The progress of the internet and electronic interfaces is demanding new levels of trust between the retailer and the supplier. Under these new interfaces, the supplier automatically resupplies the retailer on the basis of scanning data, which goes online to the supplier without batch-by-batch purchase orders. Individual internet buying must also operate on severe rules of trust.
In 1982, we employed an Apple II to do most of the number crunching. That was a big help, but it didn’t solve the problem of the nightly communication to the bakers. Young Joe rigged up one of the first voice-activated computer systems in the U.S. to take the orders from the stores. It was daring and full of bugs, but it began to teach us about electronic ordering.
created an electronic ordering system on the Macs that fed into Guy Lundberg’s computer service. This was an enormous breakthrough.
You need to understand that we were outsourcing not just the mainframe number crunching but the printing of the documents that it generated. High-speed printers were a big choke point. They had to spew out “picking” documents for the warehouses, “receiving” documents for the stores, and summaries for our Accounting Department.
Look at any supermarket ad. You’ll learn precious little about the provenance of any product in it; you’ll see only name, size, and price. Partly this is because the grocers themselves don’t know anything about the provenance of what they sell, and they don’t want to bring up the subject of individual differences.
A distinction between full-time and part-time is a false dichotomy, when it comes to productivity.
The real limit on what range of products we could carry was our product knowledge. I believe that the greatest advantage of a limited-SKU retailer is that the employees at all levels can become truly knowledgeable about what they sell
Giving discounts to people over sixty is, to borrow a phrase from Charlie Munger, “a type of dementia I can’t even classify.” Here you have the fastest-growing, most affluent part of the population, and you give them a discount? If anyone should get a discount, it’s the shrinking workforce, which subsidizes the old folks through their income and social security taxes.
All members of Central Management, including myself, worked in the stores those days as a matter of morale for the troops.
The same mentality that doesn’t want to rock the boat also tends to hold onto its job. You’ll encounter those guys again and again! Try to help them do a good job; make them feel important; and make them feel that you’re Playing the Game, not trying to abolish it.
Believe me, you have a system for everything that has to happen in your business—you just may not be conscious of it. And you probably have still other systems that are not needed. That’s why The Winning Performance calls for a “constitutional contempt for business as usual.” To practice “constitutional contempt,” you have to arrive at work every day with the attitude, “Why do we do such-and-such that way? Better yet, why do we do it at all?”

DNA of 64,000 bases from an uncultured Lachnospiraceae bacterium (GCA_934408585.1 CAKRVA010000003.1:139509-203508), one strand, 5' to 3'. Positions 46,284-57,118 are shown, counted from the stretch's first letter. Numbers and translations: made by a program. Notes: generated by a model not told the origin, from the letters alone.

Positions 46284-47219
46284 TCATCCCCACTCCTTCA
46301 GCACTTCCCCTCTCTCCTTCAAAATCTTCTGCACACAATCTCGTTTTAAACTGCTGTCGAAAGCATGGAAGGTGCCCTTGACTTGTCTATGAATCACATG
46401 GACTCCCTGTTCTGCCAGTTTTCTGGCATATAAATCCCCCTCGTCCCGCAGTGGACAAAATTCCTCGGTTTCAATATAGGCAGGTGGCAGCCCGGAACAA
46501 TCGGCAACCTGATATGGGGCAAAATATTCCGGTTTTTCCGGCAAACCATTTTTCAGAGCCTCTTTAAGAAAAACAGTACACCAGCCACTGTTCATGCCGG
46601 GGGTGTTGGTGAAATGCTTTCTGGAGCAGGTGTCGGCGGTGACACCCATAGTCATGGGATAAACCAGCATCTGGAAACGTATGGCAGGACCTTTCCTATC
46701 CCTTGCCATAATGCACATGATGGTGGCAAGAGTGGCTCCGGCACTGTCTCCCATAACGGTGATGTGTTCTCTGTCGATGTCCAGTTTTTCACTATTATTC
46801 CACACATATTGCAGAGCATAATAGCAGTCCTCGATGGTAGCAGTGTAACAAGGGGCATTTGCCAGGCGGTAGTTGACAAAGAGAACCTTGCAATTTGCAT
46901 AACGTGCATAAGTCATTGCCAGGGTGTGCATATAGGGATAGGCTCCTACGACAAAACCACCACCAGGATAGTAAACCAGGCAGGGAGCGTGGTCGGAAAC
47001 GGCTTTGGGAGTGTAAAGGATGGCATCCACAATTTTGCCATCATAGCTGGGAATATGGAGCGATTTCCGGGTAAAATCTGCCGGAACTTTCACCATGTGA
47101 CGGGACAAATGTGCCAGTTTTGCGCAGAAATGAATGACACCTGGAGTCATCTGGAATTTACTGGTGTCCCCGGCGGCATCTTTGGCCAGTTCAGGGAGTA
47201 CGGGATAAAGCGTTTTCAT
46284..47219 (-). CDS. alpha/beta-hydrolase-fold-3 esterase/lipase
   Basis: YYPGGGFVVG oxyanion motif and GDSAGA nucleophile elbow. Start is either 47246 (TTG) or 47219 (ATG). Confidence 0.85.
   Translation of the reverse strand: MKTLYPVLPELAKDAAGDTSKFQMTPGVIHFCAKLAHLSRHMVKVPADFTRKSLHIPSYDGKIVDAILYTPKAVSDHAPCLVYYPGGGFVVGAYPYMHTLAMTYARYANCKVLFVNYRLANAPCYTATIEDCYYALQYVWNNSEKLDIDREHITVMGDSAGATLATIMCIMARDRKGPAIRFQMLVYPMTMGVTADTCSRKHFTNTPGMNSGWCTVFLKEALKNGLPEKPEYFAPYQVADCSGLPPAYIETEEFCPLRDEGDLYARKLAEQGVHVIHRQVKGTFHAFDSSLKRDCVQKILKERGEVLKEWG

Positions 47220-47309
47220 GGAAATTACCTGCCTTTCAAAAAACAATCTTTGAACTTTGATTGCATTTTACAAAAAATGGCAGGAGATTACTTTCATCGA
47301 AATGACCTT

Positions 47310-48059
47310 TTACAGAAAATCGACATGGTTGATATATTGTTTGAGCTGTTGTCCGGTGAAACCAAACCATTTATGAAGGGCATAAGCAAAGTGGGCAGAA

Why Did I Want to Get Rid of This “Free” Labor?
Some of those guys steal. They steal by doing “fast counts” with your receiving clerk (some of those route men should be dealing blackjack in Vegas). That’s one big reason why the supermarkets went to “electronic receiving.” They also steal by putting high-value items in the “empty” cases they take back to the trucks. That was one reason I welcomed L’Eggs in its egg-shaped containers in the late 1960s: it was harder to hide L’Eggs in an empty soft drink case than flat-pack hosiery. Ask any grocer about this.
The bread and cupcake guys are under heavy penalties if they bring too much “stale” back to the bakery. So they pick up out-of-code product from one store and “roll” it into the next.
As the drug culture developed in the wake of Vietnam, route men evolved into natural distributors of the stuff.
You never know when they’re going to arrive at the store: this makes labor scheduling difficult. Related to this . . .
They always show up in your parking lot when it’s jammed. Or have you never been blocked from a parking space by a beer truck?
Because of internal theft, one of the most important non-merchandise suppliers may be a detective agency. It is very hard to find effective agencies. The nature of the work tends to attract unstable people.
And with eleven years of Stanford education between us, we could never be poor, just temporarily impecunious at times.
Not until months after Dan arrived did Thrifty Drug begin to have even the most basic financial reports needed to operate a $1.8 billion business.
This is one of the most important things I can impart: in any troubled company the people at lower levels know what ought to be done in terms of day-to-day operations. If you just ask them, you can find answers.